Esme’s Animals: Four Funny Animals to Start Off Your 2021 With a Laugh

Esme Chiara, News and Features Co-Editor in Chief

As the head of the Mayfield Animal Rights Club, it is my job to raise awareness about endangered species. But as an all-around animal lover who likes to make people laugh, I believe that it is also my duty to bestow upon you some of my favorite funny looking animals. Here are five that will do the job nicely:

  1. Sparklemuffin
Sparklemuffin. Illustration by Ysabelle Magat ’21

Yes, that is the real colloquial name of these colorful spiders. A member of the jumping spider family and of the peacock spider genus, they were named by a UC Berkeley grad student who discovered them in 2015. The Sparklemuffin species, along with the over 50 other named species of peacock spiders, are the size of a grain of rice and live only in Australia. They are called peacock spiders because the males in each species have their own unique and colorful patterns (Sparklemuffin is by far the funniest named one, however). The males use their bright colors, along with an elaborate mating dance (also specialized to each individual species) to attract females. A link to a video featuring three peacock spiders dancing, including Sparklemuffin, can be found here.

  1. Pygmy Jerboa
Pigmy Jerboa. Illustration by Ysabelle Magat ’21.

 

Pygmy jerboas are one of 33 species of jerboas, aka desert jumping rodents with long hind legs and tails who live in North Africa and Asia. The pygmy jerboa is specifically only found in Kazakhstan, and it stands out from other jerboas due to its small size. Their body is only about two inches long, with hind legs that are roughly half the length of their body! Pygmy jerboas (and all jerboas) also don’t drink water, instead getting all the water they need from the plants and insects they eat. But before you think about trying to adopt one, these little guys are deadly. It is illegal to own a jerboa in the US because of their history as carriers of monkeypox, a disease similar to smallpox. Besides that, jerboas often require a lot of space to move around in. Even though we sadly can’t have a pygmy jerboa, we can still enjoy them in videos like this one.

  1. Dumbo Octopus
Dumbo Octopus. Illustration by Ysabelle Magat ’21.

 

I bet it didn’t take you long to figure out why this adorable animal is nicknamed the dumbo octopus. In actuality, the name refers to 13 species of octopuses (octopi? octopeople?) that live in the “open ocean” zone of the ocean, near the seafloor (they are the deepest-living octopuses that we know of). They are also different from other octopuses in that they have no ink sac, and they have earlike appendages that they use like fins to move around with. Because they live so deep in the ocean they are hard to spot, but they have typically been found around Australia, New Zealand California, the Philippines, and New Guinea. Dumbo octopuses typically live for about 3-5 years in the wild and feed on snails, worms, and other animals that live on the ocean floor. Little is known about dumbo octopuses since they live so far down in the ocean, but you can still admire them in rare footage such as this.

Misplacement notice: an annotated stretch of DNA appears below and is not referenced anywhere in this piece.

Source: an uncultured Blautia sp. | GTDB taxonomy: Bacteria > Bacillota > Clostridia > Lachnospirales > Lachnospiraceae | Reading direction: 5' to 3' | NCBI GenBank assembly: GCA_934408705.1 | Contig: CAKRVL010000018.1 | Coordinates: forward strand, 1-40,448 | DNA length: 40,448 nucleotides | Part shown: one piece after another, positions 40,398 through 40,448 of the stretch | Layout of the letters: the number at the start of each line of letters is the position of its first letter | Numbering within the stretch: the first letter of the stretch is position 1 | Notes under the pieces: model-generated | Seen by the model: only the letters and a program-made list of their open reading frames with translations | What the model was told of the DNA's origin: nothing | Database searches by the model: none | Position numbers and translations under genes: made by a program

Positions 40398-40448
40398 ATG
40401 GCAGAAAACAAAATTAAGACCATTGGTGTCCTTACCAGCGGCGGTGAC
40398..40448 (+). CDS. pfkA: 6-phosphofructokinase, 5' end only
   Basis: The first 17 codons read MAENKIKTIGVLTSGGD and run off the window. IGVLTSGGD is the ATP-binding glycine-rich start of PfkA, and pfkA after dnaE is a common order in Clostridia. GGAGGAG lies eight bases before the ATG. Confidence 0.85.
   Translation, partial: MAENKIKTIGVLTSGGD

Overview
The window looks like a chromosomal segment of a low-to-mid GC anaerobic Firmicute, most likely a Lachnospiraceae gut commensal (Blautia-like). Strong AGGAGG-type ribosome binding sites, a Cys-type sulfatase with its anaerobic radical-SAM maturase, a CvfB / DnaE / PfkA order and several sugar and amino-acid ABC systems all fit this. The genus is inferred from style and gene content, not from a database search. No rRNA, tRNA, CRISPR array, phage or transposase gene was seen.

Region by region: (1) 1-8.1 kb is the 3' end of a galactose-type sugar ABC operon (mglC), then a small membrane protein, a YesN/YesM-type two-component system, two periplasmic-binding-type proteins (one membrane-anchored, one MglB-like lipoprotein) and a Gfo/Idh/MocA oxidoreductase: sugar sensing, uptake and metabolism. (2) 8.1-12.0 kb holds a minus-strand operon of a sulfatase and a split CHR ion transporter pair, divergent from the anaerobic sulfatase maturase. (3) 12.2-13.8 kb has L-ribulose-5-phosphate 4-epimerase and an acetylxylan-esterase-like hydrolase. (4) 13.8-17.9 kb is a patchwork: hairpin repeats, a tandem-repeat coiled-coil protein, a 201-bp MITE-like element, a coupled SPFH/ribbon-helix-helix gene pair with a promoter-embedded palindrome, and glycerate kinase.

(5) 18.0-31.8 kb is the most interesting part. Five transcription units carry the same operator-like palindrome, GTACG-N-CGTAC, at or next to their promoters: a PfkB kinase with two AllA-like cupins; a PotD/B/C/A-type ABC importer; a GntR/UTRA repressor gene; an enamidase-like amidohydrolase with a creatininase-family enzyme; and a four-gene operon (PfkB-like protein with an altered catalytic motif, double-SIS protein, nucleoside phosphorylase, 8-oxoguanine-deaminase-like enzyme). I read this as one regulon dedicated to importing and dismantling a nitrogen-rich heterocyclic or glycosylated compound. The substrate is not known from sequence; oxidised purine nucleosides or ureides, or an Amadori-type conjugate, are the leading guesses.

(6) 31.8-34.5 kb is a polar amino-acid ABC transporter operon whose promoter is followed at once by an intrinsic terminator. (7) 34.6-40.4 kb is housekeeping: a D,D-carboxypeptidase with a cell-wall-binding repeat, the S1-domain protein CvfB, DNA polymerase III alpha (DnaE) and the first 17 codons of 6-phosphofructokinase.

1. Echidna
Echidna. Illustration by Ysabelle Magat ’21.

You may have thought that platypuses were the only egg-laying mammal in the world, but meet another one. Echidnas are found in Australia and New Guinea and are colloquially called “spiny anteaters” (though they are not closely related). They are also commonly thought to be one of the world’s oldest surviving mammals. There are 4 species of echidnas, 3 long-beaked ones only endemic to New Guinea (one named after Sir David Attenborough!) and one more common, short-beaked one found throughout New Guinea and Australia. Unlike their platypus relatives who are semi-aquatic, Echidnas are solely land-dwelling—they have long sticky tongues with which they use to feed on insects they find. Echidnas also have claws for digging, which they do when they find a food source or are threatened and want to burrow. They also hibernate during the fall and winter and can live for up to 50 years in captivity. Due to habitat loss and their status as a delicacy, echidna populations are threatened. Watch a video of a short-beaked one here.

 

Whether it’s the colorful sparklemuffin or the strange dumbo octopus, these unique animals all manage to brighten one’s day with simply their appearance. Beyond that, their special adaptations also make for great observations on the amazing properties we have found in our ever-growing animal kingdom. It’s just a good thing that they aren’t self-conscious about us laughing at them— an animal uprising is the last thing we need this year. 

 

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